On the day Manitoba allowed shopping to return, the Winnipeg Jets held one hell of a two-for-one sale.
On Saturday morning, while shoppers enjoyed newfound pandemic freedoms, the Jets traded Patrik Laine — the second-greatest Finnish sniper ever to play for a Winnipeg NHL team — and fellow winger Jack Roslovic to the Columbus Blue Jackets for centre Pierre-Luc Dubois.
The Jets also get a third-round draft pick in 2022 as part of the deal and hold on to part of Laine’s salary.
Both Laine, who scored two goals and had an assist during one game for the Jets this year, and restricted free agent Roslovic — a Columbus native who was sitting at home — wanted to leave Winnipeg. They were reputed to be frustrated by their roles on a team stacked with offensive talent.
Dubois, in turn, wanted out of Columbus, where he was accused of floating this season and ran afoul of Columbus coach John Tortorella.
From a pure hockey perspective, this appears to be a pragmatic deal for Winnipeg general manager Kevin Cheveldayoff.
Roslovic wasn’t playing. Laine only had one year left on his contract and was in danger of becoming another training-camp distraction next season.
Effectively, Cheveldayoff just gave up a phenomenal shooter who was becoming a better defensive forward for a less flashy but more well-rounded forward who has an additional year left on his contract.
WATCH | CBC hockey reporter Rob Pizzo breaks down the Jets-Blue Jackets blockbuster trade:
In the short term, the trade could make Winnipeg more competitive. When Dubois gets out of COVID-19 quarantine in two weeks, the Jets will be deep at a centre position that also includes Mark Scheifele, Paul Stastny and Adam Lowry.
The danger down the road is Laine could become a perennial 50-goal scorer for Columbus or whoever he signs with this summer. There’s also no guarantee Dubois will stick around Winnipeg after the 2021-2022 season.
There is, however, a bigger picture at play for Winnipeg: Not just the team, but the psyche of the city itself, where professional sport plays an outsized role.
For older Jets fans, the Laine trade brings back painful memories of the original NHL Jets, who had a penchant for making disappointing trades.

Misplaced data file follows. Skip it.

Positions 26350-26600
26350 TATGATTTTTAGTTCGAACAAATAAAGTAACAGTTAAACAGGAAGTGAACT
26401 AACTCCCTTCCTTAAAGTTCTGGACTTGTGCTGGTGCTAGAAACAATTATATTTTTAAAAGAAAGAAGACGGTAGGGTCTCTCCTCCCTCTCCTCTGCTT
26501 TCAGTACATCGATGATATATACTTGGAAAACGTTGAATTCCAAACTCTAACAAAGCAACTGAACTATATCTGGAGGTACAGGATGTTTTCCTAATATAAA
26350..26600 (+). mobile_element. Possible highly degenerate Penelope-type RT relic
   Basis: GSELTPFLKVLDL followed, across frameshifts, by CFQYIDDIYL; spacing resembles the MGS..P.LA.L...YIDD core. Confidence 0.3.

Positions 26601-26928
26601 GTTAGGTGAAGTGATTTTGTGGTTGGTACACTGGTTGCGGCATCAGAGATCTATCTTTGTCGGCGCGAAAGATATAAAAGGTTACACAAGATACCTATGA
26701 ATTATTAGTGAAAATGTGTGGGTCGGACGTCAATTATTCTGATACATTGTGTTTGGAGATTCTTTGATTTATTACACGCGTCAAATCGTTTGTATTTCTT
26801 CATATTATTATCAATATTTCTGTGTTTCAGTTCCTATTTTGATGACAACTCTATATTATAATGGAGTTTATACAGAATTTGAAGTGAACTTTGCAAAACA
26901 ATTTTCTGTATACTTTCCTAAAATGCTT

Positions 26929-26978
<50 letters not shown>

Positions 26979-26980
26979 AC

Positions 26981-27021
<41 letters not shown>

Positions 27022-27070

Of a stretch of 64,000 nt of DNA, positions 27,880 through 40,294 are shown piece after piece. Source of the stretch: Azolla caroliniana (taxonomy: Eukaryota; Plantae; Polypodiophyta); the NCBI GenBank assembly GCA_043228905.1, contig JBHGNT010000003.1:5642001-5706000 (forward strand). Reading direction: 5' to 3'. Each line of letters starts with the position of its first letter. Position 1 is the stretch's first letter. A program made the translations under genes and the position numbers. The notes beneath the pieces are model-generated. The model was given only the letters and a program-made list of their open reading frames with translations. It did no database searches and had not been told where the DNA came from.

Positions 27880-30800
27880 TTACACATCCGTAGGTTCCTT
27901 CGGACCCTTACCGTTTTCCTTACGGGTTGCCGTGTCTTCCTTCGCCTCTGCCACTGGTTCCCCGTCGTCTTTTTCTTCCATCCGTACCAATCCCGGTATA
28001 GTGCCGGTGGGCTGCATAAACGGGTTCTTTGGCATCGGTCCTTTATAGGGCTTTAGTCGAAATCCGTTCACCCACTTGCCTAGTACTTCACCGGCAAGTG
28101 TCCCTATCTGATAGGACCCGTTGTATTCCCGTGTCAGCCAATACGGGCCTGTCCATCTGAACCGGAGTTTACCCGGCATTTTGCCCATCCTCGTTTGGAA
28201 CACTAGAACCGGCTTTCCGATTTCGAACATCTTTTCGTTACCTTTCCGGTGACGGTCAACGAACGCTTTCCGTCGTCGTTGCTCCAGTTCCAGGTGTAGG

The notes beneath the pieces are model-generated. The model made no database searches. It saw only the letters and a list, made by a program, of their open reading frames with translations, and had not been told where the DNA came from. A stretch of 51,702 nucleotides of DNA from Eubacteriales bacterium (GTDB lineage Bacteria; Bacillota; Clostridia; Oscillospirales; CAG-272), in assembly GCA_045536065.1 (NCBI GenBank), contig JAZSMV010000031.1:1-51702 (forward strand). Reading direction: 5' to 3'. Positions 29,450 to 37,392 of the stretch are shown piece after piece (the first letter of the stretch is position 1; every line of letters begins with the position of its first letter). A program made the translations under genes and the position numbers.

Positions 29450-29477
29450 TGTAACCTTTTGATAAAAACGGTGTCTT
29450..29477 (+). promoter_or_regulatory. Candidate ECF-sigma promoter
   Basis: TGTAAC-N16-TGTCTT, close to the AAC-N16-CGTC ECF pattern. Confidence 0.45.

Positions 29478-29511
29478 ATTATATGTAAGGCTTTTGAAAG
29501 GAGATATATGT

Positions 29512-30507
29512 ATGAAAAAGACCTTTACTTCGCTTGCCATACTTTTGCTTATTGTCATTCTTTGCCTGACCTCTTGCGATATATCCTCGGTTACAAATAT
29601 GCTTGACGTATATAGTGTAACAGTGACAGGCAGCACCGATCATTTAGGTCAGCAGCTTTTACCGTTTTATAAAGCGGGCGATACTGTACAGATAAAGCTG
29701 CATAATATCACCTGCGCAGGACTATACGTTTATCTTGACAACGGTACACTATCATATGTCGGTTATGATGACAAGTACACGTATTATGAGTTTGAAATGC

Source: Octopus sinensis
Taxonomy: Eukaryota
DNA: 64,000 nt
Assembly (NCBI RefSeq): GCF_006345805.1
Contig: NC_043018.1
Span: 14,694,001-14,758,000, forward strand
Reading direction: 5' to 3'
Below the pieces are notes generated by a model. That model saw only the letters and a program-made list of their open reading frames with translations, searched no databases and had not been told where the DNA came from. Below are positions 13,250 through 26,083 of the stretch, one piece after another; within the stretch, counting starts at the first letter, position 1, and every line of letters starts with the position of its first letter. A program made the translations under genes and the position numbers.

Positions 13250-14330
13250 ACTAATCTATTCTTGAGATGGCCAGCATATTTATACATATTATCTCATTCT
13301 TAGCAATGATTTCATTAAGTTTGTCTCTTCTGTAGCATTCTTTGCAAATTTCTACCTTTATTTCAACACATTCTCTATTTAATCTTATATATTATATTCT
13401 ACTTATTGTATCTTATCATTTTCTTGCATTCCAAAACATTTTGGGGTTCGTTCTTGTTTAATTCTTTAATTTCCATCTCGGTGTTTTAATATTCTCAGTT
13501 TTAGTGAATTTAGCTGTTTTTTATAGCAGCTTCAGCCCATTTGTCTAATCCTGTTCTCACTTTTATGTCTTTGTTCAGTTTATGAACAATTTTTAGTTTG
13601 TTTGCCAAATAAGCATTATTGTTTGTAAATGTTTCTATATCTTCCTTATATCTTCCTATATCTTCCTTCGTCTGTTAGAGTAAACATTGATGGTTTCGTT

In 1985, it was top-pairing defenceman Dave Babych to Hartford for passable winger Ray Neufeld. In 1993, it was gritty forward Kris Draper to Detroit for a single loonie. And in 1996, when the original Jets were in their death throes, it was beloved, hall-of-fame winger Teemu Selanne to Anaheim for Chad Kilger and Oleg Tverdovsky.
That pattern did not persist when the NHL returned to Winnipeg in 2011. Unlike John Ferguson and Mike Smith from the original Jets, Cheveldayoff is a conservative GM who avoids incomprehensible moves.
Instead, his version of the Jets appears to have problem retaining top talent, which is a euphemism for keeping players pleased enough to stay put.
Winger Evander Kane, a gifted scorer, wanted out of Winnipeg and was traded to Buffalo. Jacob Trouba, a top defenceman, clamoured for a bigger city and was traded to the New York Rangers.
Veteran defenceman Dustin Byfuglien seemed to fall out of love with playing hockey or the club or both and saw his contract terminated after a lengthy standoff.
Now Laine, an eye-popping talent who was gifted to the Jets by the draft-lottery gods, is gone after he too decided Winnipeg is not that good, after all.
It’s fair to surmise there’s something about this NHL franchise that disenfranchises top talent.
It could be the organizational culture at True North Sports and Entertainment. It could be Jets coach Paul Maurice. It could be the locker room, led by Jets captain Blake Wheeler, who conceded Saturday to reporters he has some regrets about his interactions with younger players. It could be any, all or none of these things.
It’s a Winnipeg thing
Far more frightening to fans is the possibility the problem lies with small, cold, isolated Winnipeg itself.
The idea top NHL talent doesn’t want to play here feeds into our collective insecurities about this city and our own decisions to put up with its vagaries.
That’s why the trade of Patrik Laine can not be viewed entirely from a hockey perspective.
The Jets didn’t just trade away the most gifted young scorer in the National Hockey League. They traded away one of the most recognizable people in Winnipeg.
Laine was, for better and for worse, a symbol of excellence in a medium-sized city that ranks 77th among North American population centres, just below world-renowned metropolitan areas like McAllen, Texas, Grand Rapids, Mich. and Columbia, S.C.
Laine leaves Winnipeg with 140 goals, 110 assists and 250 points in 306 games. He also leaves a hole much larger than the tiny short-side gaps he exploited so well on the power play.